Impact

This Papa Panda is doing Panda parenting so right!

Over the last 25 years the East Asian nation has also been working hard to restore and protect natural bear habitats, and as a result, have started introducing captive-bred bears into the wild.

There are now 67 bamboo-rich nature reserves in the overgrown forests of southwestern China, where two-thirds of the world’s panda population are expected to roam free.

Reintroducing pandas to the wild has been no simple task, however. Most have spent their lives in a zoo and must now re-learn how to fend for themselves.

Training the bears to live on their own will inevitably “take trial and error, time and money,” Smithsonian ecologist William McShea tells National Geographic.

Keepers wearing full-body panda suits scented with panda urine train selected cubs to live in the wild at the Hetaoping panda base in the Wolong Nature Reserve.

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Wolong keepers use stuffed animals to train young pandas to fear their biggest predators (Photograph: Ami Vitale via National Geographic)

Over a two-year period the young bears live with their mothers before moving to a fenced habitat in the mountains where it can still be looked-after.

Once deemed fit for freedom these youngsters are released into the surrounding area.

Those who make it into the wild must be cautious of other animals (including humans) and capable of finding food and shelter unaided, explains Zhang Hemin, director of the Center for the Giant Panda.

Hemin (also known as Panda Papa) said: “I’ve had two important jobs in my life so far. To get pandas breeding, which is now no problem [and] to make sure there’s good habitat to put pandas in.”

“The ultimate goal is to release, release, release”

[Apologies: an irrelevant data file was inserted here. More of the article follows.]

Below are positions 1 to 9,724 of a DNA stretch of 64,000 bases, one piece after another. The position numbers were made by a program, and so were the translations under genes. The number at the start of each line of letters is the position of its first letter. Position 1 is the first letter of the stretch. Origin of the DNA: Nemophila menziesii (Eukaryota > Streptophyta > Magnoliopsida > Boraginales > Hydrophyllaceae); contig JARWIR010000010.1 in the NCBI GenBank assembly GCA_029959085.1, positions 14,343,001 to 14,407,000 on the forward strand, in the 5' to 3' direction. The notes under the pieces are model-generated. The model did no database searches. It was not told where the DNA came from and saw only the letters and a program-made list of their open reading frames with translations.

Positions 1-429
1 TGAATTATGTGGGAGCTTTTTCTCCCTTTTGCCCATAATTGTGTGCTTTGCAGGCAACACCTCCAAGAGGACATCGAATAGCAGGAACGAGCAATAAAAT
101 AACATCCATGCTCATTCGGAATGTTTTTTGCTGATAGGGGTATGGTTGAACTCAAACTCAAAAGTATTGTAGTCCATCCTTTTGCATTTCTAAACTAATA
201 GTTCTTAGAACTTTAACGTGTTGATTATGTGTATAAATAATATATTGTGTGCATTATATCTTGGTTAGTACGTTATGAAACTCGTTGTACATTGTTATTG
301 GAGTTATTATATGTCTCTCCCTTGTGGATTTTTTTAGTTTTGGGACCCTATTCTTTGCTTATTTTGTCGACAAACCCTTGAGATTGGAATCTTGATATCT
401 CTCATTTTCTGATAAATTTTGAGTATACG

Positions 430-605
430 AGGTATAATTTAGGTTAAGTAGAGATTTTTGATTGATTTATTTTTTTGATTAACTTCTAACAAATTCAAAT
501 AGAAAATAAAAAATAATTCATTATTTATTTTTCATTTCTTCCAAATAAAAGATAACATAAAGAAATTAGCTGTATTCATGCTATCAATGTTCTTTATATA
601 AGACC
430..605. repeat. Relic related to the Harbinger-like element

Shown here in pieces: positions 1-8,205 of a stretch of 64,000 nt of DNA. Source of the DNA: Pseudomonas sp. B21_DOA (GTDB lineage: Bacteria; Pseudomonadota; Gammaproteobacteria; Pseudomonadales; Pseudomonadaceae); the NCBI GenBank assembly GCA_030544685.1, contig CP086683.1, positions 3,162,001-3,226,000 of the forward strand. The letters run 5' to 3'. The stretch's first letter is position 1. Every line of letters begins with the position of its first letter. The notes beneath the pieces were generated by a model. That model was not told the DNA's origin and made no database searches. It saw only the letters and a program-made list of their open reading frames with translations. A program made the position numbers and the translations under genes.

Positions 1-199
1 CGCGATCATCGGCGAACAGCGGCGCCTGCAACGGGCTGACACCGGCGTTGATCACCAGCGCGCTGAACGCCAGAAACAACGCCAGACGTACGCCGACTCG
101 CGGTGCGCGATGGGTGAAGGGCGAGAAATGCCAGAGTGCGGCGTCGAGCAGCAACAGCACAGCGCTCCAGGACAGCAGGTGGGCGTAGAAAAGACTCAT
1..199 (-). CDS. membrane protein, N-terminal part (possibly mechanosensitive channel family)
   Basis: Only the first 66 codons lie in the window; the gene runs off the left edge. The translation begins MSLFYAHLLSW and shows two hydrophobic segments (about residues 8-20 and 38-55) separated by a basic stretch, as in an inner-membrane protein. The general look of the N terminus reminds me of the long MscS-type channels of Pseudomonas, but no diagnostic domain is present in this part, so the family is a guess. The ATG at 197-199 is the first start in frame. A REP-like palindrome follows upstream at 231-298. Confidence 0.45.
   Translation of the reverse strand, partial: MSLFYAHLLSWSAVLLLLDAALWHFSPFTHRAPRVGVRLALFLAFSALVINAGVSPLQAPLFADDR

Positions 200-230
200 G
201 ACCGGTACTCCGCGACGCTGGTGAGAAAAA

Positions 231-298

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Zhang Hemin (Papa Panda) with cubs born in 2015 at Bifengxia Panda Base. (Photograph: Ami Vitale via National Geographic)
Unfortunately, not all will make it – from the five released since 2006 (all wearing tracking collars) only three are still alive.
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Captive-bred bears training for life in the wild are kept relatively sheltered from human contact (Photograph: Ami Vitale via National Geographic)
Scientists are confident that this is just a learning curve however and as time goes one keepers will be able to refine the training young pandas receive.

Hua Jiao is one of the female cubs released in mid-November who is said to be doing well.

In a few years, she may seek out a partner and could potentially add five more cubs to the population, an incredible feat for an endangered species on less than 2,000 worldwide.

In a large forested enclosure of the Wolong Reserve, panda keepers listen for radio signals from a collared panda to see how the cub is faring in the rougher terrain up the mountain.
“Knowing that the panda is now a step further from extinction is an exciting moment,” WWF Director-General Marco Lambertini explains.

“The recovery of the panda shows that when science, political will and engagement of local communities come together, we can save wildlife and also improve biodiversity.”

In this cute af video released by National Geographic, Papa Panda, Director of the China Conservation and research center for the Giant Pana, shares about what it is like to raise a Panda, and his plans to make them self-dependent.

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Chaaipani Team

Chaaipani is a media platform to discover, share and act on positive, inspiring stories of people around us. Submit your story on contact@chaaipani.com

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Chaaipani Team

Chaaipani is a media platform to discover, share and act on positive, inspiring stories of people around us. Submit your story on contact@chaaipani.com

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